Deshaun Watson Is Trapped in Purgatory With the Houston Texans’ Front Office

Super Bowl LV has not even kicked off yet, and teams have already started making deals in the hopes of improving at the quarterback position. While other signal-callers have already moved on or are close to doing so, there have been few signs of movement regarding the top prize of the offseason: disgruntled Houston Texans quarterback Deshaun Watson.

Deshaun Watson wants out of Houston

Houston Texans QB Deshaun Watson
Deshaun Watson of the Houston Texans participates in warmups prior to a game against the Tennessee Titans | Carmen Mandato/Getty Images

One of the top off-the-field NFL storylines of the past month has been the deteriorating state of the Houston Texans.

Houston finished the 2020 season 4-12, a six-game dropoff from the previous year. Ordinarily, that kind of record would guarantee a high draft pick, but not this year. Thanks to personnel decisions that backfired horrendously, the Texans will not have a pick in the first or second round of this year’s NFL Draft. This will significantly hamper their ability to rebuild for the future.

The Texans will also enter 2021 with a new general manager and a new head coach. The hiring process for both has been criticized endlessly. For the team’s GM, chairman Cal McNair went with New England Patriots executive Nick Caserio, disregarding the advice of both Watson and the search firm Korn Ferry. The Texans also ignored Watson’s advice in the head coaching search, hiring inexperienced Baltimore Ravens assistant David Culley over choices such as Eric Bieniemy or Robert Saleh.

Inevitably, in January, Watson officially requested a trade from the Texans. The relationship between the quarterback and the team was irreconcilable.

The Texans hold firm on not trading Watson

Watson has already named two of the teams where he would prefer to land — the New York Jets and Miami Dolphins. Unfortunately, those two teams may have to wait. According to ESPN’s Adam Schefter, the Texans are still telling any interested teams that Deshaun Watson is not available to trade.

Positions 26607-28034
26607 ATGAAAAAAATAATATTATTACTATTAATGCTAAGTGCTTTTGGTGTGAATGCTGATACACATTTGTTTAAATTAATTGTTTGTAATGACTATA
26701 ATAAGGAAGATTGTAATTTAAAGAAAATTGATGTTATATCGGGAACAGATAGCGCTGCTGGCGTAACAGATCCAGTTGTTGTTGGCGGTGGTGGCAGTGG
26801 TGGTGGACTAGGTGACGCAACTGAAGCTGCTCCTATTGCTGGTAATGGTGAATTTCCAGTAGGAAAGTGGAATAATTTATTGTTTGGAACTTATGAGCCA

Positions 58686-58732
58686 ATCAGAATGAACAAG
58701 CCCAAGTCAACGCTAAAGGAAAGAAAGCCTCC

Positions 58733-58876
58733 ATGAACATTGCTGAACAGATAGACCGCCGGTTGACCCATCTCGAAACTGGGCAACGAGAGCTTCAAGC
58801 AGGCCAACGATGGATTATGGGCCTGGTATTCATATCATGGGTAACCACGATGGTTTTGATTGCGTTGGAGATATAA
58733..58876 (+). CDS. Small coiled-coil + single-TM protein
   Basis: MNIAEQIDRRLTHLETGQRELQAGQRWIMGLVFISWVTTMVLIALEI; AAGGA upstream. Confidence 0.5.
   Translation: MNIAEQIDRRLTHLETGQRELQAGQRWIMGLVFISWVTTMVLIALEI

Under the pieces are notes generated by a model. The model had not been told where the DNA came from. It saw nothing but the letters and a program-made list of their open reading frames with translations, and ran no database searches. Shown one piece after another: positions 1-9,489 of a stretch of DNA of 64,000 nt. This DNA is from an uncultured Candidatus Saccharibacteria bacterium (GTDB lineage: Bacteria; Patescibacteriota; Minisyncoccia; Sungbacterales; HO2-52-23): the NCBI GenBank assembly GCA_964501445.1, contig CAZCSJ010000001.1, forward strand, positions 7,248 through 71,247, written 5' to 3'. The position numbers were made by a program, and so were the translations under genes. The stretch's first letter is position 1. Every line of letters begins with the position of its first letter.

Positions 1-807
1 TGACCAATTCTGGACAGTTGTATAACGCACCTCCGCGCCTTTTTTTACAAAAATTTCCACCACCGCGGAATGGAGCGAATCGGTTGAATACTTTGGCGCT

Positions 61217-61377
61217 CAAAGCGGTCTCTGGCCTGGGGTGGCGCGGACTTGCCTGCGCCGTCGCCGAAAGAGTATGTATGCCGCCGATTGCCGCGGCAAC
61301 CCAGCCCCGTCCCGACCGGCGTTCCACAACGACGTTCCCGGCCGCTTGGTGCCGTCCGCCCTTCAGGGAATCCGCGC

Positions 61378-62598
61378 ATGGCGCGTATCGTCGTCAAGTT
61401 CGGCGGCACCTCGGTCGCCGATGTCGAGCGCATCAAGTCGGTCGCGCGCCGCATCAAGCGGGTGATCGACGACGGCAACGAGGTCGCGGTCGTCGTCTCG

This is consistent with previous statements from the Texans’ new general manager. “Organizationally, I just want to reiterate our commitment to Deshaun Watson,” Caserio said to reporters on Jan. 30. “We have zero interest in trading the player.”

Later at that press conference, Culley — in his public introduction — backed up this statement. “He’s the quarterback of the Houston Texans, and that’s all that I was concerned about,” he said, as quoted by ABC13 Houston. “He is a Houston Texan. And I wanted to be a Houston Texan. And the reason I’m in this position today is because I knew he’s going to be a Houston Texan.”

Of course, Watson has repeatedly stated he will not play for the team ever again. If the Texans actually hold on to Watson and ignore all trade offers, Watson could sit out next season.

What happens next for both sides?


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It’s hard to imagine that the relationship between Deshaun Watson and the Houston Texans could grow any more toxic. Team management entrusted their future to him while trading away his best offensive weapons. Later, they completely disregarded his advice on who to hire for the general manager and head coach positions. Despite all of this, it seems that the Texans’ management still expects Watson to be their starting quarterback for 2021.

There’s also the matter of the Texans’ reported asking price for Watson. To acquire the young quarterback, a team would have to give Houston two first-round picks, two second-round picks, and two young defensive starters, according to Houston Chronicle reporter John McClain. It would be the closest thing in decades to the infamous 1989 Herschel Walker trade. It is entirely possible that no team will risk giving away that much, even if the return is that promising.

There is also a troubling and prevailing sentiment within some of the NFL ranks that Watson is simply a whiny troublemaker who should get with the program. These views have been expressed by NFL legends such as Brett Favre and Dick Vermeil, among others. It wouldn’t be surprising if other NFL general managers shared this sentiment and simply refused to touch him.